August 4, 2004
When Congress returns from its August recess, it will find a Congressional Budget Office (CBO) report in its in-box that estimates the cost for a boost-phase missile defense system to counter long-range ballistic missiles at between $16 billion and $78 billion. The boost phase is the earliest portion of a ballistic missile's flight, when the missile's booster rocket is still burning. Members of Congress would do well to read the report because it will give them a sense of the technological tradeoffs involved in developing and deploying boost-phase interceptors. Opponents of missile defense in Congress, however, are sure to advocate terminating boost-phase programs based on CBO's cost estimate. Since these programs are all in the development phase, it is impossible to determine their advantages or their precise costs. A congressional decision to terminate boost-phase missile defense interceptor programs on this basis would therefore be premature and exceedingly unwise.
The Bush Administration's missile defense concept is based on a layered defense that would counter ballistic missiles in the boost, midcourse, and terminal stages of flight. Boost-phase programs, however, are lagging behind the mid-course and terminal programs at this time because of a 1993 decision by the Clinton Administration to terminate or downgrade these programs for policy reasons. A decision to field boost-phase missile defenses will not be made this year or next, as these programs are still in the development stage. Were Congress to terminate these development programs again, that decision would be tantamount to rejecting the Bush Administration's missile defense concept before the technology has had a chance to demonstrate its utility.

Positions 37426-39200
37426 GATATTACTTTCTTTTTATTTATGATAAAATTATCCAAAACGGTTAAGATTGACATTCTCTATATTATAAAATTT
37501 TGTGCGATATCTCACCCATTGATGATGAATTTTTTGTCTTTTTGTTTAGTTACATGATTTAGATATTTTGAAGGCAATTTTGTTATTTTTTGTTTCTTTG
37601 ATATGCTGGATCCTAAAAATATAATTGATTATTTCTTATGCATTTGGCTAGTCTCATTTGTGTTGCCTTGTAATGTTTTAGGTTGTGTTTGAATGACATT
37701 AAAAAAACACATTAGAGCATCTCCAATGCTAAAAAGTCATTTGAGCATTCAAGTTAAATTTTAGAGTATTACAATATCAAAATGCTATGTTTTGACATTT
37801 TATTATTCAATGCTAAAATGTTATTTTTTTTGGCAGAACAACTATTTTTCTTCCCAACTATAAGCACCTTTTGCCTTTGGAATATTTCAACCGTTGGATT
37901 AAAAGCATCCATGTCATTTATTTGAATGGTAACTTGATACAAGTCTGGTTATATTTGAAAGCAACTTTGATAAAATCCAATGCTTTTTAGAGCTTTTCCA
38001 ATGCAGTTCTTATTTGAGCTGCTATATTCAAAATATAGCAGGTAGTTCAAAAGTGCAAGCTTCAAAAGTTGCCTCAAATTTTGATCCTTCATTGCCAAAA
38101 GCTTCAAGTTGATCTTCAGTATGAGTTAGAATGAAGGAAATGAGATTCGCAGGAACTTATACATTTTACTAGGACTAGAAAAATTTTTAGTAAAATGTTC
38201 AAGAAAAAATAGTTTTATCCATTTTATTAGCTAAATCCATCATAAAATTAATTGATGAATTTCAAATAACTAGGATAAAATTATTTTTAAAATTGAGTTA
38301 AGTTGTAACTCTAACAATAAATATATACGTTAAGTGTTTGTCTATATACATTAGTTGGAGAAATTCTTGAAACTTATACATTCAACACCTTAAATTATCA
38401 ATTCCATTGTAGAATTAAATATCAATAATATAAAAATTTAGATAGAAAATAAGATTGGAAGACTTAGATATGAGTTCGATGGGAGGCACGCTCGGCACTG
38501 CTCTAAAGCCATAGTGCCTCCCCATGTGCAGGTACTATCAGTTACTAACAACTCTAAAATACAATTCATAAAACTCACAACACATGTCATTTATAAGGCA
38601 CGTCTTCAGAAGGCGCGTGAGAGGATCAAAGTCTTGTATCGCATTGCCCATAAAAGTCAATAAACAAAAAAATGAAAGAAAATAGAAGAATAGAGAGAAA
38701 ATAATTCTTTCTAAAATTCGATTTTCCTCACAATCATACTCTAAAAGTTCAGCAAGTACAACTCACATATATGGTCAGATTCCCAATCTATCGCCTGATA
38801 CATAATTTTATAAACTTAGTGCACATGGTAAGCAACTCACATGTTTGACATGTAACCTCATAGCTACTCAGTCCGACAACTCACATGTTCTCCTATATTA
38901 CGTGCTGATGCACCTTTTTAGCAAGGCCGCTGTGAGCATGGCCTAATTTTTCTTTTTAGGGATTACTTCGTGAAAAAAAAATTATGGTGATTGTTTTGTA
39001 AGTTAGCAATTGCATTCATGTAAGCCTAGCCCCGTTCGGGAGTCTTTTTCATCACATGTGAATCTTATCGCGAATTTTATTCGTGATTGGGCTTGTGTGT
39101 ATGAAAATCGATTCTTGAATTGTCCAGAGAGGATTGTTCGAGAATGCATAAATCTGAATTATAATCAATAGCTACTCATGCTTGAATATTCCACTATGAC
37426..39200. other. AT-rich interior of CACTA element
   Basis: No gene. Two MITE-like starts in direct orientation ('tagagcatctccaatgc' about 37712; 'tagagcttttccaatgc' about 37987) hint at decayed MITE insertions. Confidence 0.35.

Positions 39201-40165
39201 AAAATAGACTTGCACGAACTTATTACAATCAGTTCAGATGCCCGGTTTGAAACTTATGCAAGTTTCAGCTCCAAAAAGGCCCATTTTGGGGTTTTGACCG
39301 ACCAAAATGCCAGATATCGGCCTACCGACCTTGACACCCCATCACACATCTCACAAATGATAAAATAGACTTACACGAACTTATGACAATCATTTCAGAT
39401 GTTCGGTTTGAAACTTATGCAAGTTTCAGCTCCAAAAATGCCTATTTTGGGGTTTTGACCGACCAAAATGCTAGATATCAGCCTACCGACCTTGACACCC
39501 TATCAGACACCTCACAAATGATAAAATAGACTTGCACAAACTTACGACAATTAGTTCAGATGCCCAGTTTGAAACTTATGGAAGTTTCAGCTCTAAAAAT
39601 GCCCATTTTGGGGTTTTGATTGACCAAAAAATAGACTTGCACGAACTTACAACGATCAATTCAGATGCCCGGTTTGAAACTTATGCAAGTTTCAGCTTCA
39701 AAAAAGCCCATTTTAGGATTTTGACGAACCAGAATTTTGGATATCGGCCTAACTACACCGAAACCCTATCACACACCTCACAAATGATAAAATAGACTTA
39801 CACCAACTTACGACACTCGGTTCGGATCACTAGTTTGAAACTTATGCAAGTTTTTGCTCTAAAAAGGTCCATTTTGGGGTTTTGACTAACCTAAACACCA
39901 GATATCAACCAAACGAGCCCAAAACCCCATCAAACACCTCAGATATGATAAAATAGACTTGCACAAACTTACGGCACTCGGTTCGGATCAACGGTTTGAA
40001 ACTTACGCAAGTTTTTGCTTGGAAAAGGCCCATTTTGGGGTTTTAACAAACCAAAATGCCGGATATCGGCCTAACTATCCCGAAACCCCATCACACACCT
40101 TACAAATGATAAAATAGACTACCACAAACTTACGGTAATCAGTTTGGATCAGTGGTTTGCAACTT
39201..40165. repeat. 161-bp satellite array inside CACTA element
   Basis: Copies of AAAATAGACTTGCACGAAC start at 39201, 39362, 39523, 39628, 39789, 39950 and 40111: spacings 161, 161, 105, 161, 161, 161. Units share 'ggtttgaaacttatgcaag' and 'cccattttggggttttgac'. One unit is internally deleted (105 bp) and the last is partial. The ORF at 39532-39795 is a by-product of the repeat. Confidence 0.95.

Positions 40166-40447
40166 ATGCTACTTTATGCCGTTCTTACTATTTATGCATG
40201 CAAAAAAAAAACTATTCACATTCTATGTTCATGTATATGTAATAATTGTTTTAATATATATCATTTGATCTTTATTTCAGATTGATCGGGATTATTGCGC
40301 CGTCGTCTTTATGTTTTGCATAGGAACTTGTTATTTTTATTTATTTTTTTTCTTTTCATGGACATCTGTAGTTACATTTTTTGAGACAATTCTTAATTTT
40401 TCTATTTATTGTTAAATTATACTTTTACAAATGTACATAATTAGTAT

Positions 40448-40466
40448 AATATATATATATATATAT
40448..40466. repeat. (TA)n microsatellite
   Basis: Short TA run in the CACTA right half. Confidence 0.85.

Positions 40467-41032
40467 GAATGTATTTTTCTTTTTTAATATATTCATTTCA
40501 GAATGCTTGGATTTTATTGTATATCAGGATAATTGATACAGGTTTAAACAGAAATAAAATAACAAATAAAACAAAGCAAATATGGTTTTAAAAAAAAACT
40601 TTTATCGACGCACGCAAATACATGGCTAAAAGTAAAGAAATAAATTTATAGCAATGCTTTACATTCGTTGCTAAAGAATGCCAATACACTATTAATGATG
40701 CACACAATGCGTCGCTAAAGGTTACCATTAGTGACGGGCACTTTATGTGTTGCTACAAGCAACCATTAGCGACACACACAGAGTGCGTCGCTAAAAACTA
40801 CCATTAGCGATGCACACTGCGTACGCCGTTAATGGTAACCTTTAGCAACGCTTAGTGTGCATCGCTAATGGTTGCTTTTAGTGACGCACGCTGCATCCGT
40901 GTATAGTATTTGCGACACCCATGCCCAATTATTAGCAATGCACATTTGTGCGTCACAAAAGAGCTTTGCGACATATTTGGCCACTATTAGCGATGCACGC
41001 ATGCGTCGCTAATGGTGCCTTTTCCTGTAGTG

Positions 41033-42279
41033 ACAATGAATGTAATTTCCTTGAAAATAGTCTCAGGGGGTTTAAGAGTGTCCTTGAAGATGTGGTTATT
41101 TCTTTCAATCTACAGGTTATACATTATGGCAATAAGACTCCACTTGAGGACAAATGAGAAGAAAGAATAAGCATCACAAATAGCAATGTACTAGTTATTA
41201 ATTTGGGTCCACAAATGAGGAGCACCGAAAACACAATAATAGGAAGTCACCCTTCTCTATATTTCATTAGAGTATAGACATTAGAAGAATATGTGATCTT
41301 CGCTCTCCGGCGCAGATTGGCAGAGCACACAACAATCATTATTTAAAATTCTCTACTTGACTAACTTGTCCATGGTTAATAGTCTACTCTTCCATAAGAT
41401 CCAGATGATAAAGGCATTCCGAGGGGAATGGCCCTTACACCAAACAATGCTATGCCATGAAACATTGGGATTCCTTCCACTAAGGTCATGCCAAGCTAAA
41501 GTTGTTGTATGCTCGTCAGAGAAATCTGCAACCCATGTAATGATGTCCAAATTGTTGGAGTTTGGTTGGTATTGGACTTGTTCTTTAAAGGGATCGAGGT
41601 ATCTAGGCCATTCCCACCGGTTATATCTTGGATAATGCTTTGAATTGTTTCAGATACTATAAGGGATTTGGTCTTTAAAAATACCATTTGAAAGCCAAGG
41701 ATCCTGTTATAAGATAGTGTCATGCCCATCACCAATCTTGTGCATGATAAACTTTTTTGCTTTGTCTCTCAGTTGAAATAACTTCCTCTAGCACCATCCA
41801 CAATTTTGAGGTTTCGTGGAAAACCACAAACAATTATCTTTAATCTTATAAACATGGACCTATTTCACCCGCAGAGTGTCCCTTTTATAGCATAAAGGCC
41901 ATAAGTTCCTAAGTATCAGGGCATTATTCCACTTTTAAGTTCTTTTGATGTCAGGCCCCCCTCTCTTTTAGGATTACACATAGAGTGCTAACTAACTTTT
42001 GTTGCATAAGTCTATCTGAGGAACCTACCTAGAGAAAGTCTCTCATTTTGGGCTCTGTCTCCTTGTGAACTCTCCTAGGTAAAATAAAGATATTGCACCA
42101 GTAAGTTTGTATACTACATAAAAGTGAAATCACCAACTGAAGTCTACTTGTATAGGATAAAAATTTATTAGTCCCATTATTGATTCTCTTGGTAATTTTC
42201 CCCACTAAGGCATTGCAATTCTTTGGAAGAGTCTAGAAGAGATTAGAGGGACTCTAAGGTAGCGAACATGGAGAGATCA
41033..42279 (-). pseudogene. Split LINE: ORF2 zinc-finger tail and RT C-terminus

Congress would do better to accelerate the development of boost-phase technologies, which will incur only a fraction of CBO's estimated costs, and leave the decision of which systems to field to a later date. This course will allow boost-phase technologies to catch up to the midcourse and terminal technologies and help Congress make a better-informed decision of which combination of systems to put into the field. On the same basis, Congress should seek to accelerate development of space-based technologies within the boost-phase program. Currently, the Missile Defense Agency's (MDA) proposed boost-phase development effort is skewed toward surface-based options.
Congress should keep the following specifics in mind about CBO's report on the cost of boost-phase missile defenses when it returns in September:
As a direct result of the federal government's 30-year hiatus on fielding a defense against missile attack-a hiatus that fortunately will likely come to an end this fall-the U.S. missile defense program is lagging behind the threat. It is imperative that the overall missile defense program catch up to the threat and subsequently jump ahead of it. Boost-phase defense options will likely prove critical to achieving these goals. As a result, it would be foolish for Congress to terminate boost-phase defense programs, which are still in the phase of early development, on the basis of cost estimates that include their procurement and operation.
Baker Spring is F. M. Kirby Research Fellow in National Security Policy in the Kathryn and Shelby Cullom Davis Institute for International Studies at The Heritage Foundation.
 Congressional Budget Office, "Alternatives for Boost-Phase Missile Defense," July 2004.
 Department of Defense, "Report of the Bottom-Up Review," October 1993, pp. 43-48.
 The Heritage Foundation Commission on Missile Defense, "Defending America: A Plan to Meet the Urgent Missile Threat," March 1999, p. 56.